A potent strike by Greece’s truck drivers last week marked a new stage in the fight against austerity measures being imposed on the country’s people.
Disgracefully, it saw the Pasok government, similar to New Labour, use troops against the truckers.
But it also saw strikers defy legal and physical threats to continue their action.
The truck drivers’ six-day strike had a huge impact on the country, with fuel supplies drying up, food not being distributed and tourists stranded.
Pasok used emergency laws to order the truckers back to work on Wednesday, stating they would face fines and have their vehicles requisitioned if they did not.
When the majority of drivers refused to return to work, the government sent in the army to supply fuel to airports and power stations.
The militant action saw truck drivers clashing with police. The drivers only returned to work after the government promised negotiations over its plans.
They voted by a narrow margin at a general assembly in Athens on Sunday to end their action.
“The leadership of the truckers’ union used the government’s promise to postpone the reading of the bill to say that they should go back to work,” said Costas Pittas, a trade unionist in Athens.
“The more militant section, mostly younger drivers, wanted to continue.
“Even though the strike is off, many drivers say that they could be out again if the government does not retreat.
“The result of the action is kind of a draw.”
The International Monetary Fund (IMF), the European Commission and the European Central Bank—known as the “troika”—are demanding that the Greek government opens up businesses such as the haulage industry to the free market.
This is part of the austerity measures that have to be pushed through to ensure that a 110 billion euro loan is given to the government.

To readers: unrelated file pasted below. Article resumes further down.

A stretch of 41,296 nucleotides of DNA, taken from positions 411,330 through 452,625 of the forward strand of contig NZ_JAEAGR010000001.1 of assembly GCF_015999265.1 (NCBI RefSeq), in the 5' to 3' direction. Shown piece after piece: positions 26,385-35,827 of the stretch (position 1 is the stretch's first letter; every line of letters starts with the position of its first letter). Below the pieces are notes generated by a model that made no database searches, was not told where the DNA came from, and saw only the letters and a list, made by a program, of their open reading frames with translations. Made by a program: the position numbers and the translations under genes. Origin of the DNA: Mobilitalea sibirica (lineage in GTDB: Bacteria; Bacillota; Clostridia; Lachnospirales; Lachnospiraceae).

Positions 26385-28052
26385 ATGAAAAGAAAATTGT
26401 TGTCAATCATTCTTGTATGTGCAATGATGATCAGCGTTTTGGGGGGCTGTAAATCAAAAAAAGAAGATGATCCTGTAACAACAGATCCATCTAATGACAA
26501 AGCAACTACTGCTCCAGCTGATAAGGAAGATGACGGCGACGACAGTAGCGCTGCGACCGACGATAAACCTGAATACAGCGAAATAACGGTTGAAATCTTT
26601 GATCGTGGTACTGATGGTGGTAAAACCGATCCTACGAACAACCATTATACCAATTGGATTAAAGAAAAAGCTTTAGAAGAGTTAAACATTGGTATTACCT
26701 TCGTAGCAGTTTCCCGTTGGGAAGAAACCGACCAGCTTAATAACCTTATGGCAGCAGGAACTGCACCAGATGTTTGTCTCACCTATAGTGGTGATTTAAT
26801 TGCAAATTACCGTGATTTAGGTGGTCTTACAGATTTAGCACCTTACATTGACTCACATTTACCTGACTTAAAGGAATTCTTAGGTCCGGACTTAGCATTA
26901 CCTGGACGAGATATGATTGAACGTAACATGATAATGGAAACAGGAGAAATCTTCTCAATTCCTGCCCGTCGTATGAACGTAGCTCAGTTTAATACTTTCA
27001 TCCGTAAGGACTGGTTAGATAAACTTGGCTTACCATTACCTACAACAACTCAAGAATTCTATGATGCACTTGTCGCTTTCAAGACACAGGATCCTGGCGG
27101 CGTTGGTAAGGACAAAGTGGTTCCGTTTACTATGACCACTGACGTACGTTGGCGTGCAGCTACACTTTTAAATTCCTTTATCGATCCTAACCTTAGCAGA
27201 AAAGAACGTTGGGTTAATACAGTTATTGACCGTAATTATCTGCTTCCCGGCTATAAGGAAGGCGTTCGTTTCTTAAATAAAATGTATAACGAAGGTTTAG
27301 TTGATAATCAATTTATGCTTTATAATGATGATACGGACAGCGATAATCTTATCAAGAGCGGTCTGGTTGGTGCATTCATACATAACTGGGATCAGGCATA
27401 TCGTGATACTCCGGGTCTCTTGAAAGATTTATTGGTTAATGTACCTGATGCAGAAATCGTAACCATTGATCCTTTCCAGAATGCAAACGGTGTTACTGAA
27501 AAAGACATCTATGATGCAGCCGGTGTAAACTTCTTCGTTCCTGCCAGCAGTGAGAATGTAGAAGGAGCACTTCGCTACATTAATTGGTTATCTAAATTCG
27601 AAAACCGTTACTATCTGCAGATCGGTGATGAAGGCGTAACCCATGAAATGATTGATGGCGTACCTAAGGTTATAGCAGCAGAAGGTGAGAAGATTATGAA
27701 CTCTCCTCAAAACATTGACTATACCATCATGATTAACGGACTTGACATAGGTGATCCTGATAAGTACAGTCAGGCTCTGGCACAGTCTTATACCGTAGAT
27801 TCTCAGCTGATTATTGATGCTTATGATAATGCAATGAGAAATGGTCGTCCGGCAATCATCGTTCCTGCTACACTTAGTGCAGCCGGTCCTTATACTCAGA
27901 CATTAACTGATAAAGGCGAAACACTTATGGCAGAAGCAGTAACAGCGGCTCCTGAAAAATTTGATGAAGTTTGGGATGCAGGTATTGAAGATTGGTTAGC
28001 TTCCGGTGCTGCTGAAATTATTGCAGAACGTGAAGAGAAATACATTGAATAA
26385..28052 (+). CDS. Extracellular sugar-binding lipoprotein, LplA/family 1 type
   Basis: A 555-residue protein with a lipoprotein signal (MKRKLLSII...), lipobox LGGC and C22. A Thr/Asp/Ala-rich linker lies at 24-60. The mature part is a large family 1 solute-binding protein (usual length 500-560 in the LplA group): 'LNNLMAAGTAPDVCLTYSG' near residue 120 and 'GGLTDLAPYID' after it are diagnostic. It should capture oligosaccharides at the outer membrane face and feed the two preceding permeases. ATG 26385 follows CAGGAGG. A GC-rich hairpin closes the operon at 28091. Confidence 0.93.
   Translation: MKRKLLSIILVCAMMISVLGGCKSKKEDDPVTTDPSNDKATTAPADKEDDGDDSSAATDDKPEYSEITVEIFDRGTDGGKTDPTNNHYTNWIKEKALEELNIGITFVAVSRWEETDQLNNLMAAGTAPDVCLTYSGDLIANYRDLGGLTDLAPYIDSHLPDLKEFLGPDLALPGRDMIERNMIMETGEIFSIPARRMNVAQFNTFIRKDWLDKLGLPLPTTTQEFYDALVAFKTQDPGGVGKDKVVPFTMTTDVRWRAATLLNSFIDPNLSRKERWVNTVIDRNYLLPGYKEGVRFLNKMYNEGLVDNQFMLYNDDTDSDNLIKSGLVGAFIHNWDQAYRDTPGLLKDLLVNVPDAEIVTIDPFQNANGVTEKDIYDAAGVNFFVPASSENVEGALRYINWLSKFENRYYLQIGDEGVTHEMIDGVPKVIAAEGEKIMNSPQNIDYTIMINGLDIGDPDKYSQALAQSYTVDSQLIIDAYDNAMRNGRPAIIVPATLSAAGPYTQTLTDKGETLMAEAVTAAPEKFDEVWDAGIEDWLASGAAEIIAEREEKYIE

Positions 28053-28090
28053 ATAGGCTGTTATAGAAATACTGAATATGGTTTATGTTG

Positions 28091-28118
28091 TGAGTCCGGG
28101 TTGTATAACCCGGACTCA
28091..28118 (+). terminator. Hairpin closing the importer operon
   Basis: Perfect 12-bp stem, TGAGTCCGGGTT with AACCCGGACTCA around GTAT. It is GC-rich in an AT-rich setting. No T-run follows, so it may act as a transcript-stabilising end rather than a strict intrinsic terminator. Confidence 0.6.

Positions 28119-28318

A wave of attacks have devastated workers’ living standards, but have faced widespread resistance.
The truck drivers joined the fightback, angry that the government plans to increase the number of trucking licences.
While using the language of breaking up vested interests, the result would be to strengthen big corporations and to allow major firms to take over the system.
Fotis, a truck owner in Larissa, said, “The opening up of the trade means a much bigger invasion of the corporations into the transport industry. As we saw with the privatisation of the ports, that means higher fares and fewer jobs for the workers.”
Costas said, “At a very angry general meeting on Friday truck drivers voted to continue with the strike, and marched to parliament, chanting, ‘You are thieves’.
“The government’s use of the legal order was a dress rehearsal for the upcoming battles in the autumn. This didn’t work.
“The troika, which has just been in Greece, is demanding that the power and rail industries are privatised, which workers there will resist.
“The truck drivers could be out again too—making for a big struggle against austerity.”
It’s crucial that, whatever section of the movement fights, it gets the full support of everyone else.